Florida Judge Weighs Redistricting Arguments
TALLAHASSEE — A Leon County circuit judge Thursday heard arguments in a battle about a congressional redistricting plan that Gov. Ron DeSantis pushed through the Legislature last year, amid clashing positions about the Florida Constitution and the U.S. Constitution.
Voting-rights groups argue that DeSantis and the Republican-dominated Legislature violated the state Constitution in overhauling a North Florida district that in the past elected a Black Democrat. The argument is based on a 2010 constitutional amendment that barred drawing districts that would “diminish” the ability of minorities to “elect representatives of their choice.”
Abha Khanna, an attorney for the groups, told Circuit Judge J. Lee Marsh that last year’s redistricting plan eliminated the ability of Black voters in North Florida to elect a representative of their choice.
“The defendants’ willingness to shrug this off as a problem that is not compelling enough to solve is a stick in the eye of the Florida voters who enshrined this provision into their Constitution to prevent their elected officials from ignoring and suppressing minority voting rights, as had been the case for far too long,” Khanna said.
But attorneys for the Florida House, Senate and Secretary of State Cord Byrd contended that the U.S. Constitution’s Equal Protection Clause prevented using a district such as what the plaintiffs want because it would involve racial gerrymandering. The disputed district, Congressional District 5, in the past stretched from Jacksonville to Gadsden County, west of Tallahassee, incorporating areas that had large Black populations.
“All of the indications we have point to race being the predominant consideration,” Andy Bardos, an attorney for the House, said.
Marsh did not issue a ruling, giving the parties until Wednesday to file proposed orders. However Marsh rules, the issue likely will wind up before the Florida Supreme Court.
At times Thursday, Marsh appeared skeptical of the state’s arguments because the Florida Supreme Court in 2015 approved the previous configuration of Congressional District 5.
“You’re saying the Florida Supreme Court violated the U.S Constitution in doing what it did (in approving the previous configuration),” Marsh said to Mohammad Jazil, an attorney for the secretary of state. “I’m not going there.”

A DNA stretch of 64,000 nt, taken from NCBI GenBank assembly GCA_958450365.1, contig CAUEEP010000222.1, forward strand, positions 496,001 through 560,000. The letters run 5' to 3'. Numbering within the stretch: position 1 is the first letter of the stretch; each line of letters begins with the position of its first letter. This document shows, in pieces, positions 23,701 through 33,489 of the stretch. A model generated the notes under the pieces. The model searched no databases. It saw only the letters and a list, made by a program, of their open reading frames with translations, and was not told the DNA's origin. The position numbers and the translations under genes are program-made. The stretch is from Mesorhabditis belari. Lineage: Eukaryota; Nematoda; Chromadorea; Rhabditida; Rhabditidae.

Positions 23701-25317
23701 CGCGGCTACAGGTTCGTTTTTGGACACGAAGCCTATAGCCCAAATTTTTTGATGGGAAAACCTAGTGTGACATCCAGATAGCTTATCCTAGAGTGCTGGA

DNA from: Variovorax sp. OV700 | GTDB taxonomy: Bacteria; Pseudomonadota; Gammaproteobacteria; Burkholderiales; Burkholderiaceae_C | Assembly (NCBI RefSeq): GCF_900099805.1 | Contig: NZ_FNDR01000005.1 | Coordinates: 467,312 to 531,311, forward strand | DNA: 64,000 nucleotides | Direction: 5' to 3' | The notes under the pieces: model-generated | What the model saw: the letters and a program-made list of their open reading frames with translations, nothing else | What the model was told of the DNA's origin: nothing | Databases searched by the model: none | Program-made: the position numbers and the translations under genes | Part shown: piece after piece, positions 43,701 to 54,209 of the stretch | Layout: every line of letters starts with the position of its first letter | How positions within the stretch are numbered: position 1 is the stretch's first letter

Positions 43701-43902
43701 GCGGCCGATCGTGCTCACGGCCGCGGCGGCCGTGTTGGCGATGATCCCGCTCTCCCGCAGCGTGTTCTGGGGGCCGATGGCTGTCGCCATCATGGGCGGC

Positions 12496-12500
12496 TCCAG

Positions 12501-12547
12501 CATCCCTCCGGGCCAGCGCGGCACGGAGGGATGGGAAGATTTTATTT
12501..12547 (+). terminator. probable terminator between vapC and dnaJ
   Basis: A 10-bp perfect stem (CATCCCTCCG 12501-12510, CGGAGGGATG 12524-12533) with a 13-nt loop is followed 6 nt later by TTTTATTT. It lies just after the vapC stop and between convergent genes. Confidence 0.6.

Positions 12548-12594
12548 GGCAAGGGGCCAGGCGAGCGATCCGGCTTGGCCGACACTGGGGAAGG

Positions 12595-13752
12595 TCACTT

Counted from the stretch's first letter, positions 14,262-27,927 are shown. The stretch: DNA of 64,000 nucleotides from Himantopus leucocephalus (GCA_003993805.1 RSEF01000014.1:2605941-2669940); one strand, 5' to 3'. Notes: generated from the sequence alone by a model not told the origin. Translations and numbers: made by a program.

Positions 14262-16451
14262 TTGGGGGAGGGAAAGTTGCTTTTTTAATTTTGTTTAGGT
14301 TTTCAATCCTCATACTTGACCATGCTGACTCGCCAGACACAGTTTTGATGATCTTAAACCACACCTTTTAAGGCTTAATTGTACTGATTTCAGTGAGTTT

But Jazil, Bardos, and Daniel Nordby, an attorney for the Senate, said the Florida Supreme Court did not consider the equal-protection issue when reviewing the district in the past. They argued that the U.S. Constitution trumps the Florida Constitution because of what is known as the federal Supremacy Clause.
DeSantis cited the equal-protection issue as he effectively took control of the congressional redistricting process last year. He vetoed a plan passed by the Legislature and called a special session that ultimately led to a map that helped lead in the November elections to Florida Republicans increasing their number of U.S. House members from 16 to 20.
Congressional District 5 in the past was held by Black Democrat Al Lawson. But under the new map, it was drawn in the Jacksonville area. White Republicans won all of the North Florida congressional seats in November.
A coalition of voting-rights groups and individual plaintiffs filed the lawsuit, alleging that the plan violated the 2010 state constitutional amendment, known as the Fair Districts amendment, which set standards for redistricting.
While the case initially addressed other districts, attorneys for the plaintiffs and the state this month agreed to narrow it to Congressional District 5. In the agreement, the state acknowledged that “if the non-diminishment standard applies to North Florida, then there is no Black-performing district in North Florida under the enacted map.”
But the state maintained “that the Equal Protection Clause would nonetheless prohibit the creation of a Black-performing district in North Florida.”
Khanna told Marsh that the case is about the Florida Constitution, describing the state’s arguments as an “assault on the Constitution itself.”
“This court should have none of it,” she said.
But the state’s attorneys said the plaintiffs want a district that would be drawn predominantly based on race and have not shown a “compelling” interest for such a district. Bardos pointed to the sprawling shape of the previous district.
“What does someone living in downtown Jacksonville have in common with someone who is living out in Quincy?” he said. “I think those are two very different communities, and Tallahassee, itself, is a very different community from either.”
— News Service Assignment Manager Tom Urban contributed to this report.
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